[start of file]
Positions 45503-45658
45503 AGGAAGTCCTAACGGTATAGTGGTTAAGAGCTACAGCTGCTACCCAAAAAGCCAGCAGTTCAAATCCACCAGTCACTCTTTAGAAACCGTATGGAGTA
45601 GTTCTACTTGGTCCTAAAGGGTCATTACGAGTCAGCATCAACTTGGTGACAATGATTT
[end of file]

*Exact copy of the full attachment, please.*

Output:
Positions 45503-45658
45503 AGGAAGTCCTAACGGTATAGTGGTTAAGAGCTACAGCTGCTACCCAAAAAGCCAGCAGTTCAAATCCACCAGTCACTCTTTAGAAACCGTATGGAGTA
45601 GTTCTACTTGGTCCTAAAGGGTCATTACGAGTCAGCATCAACTTGGTGACAATGATTT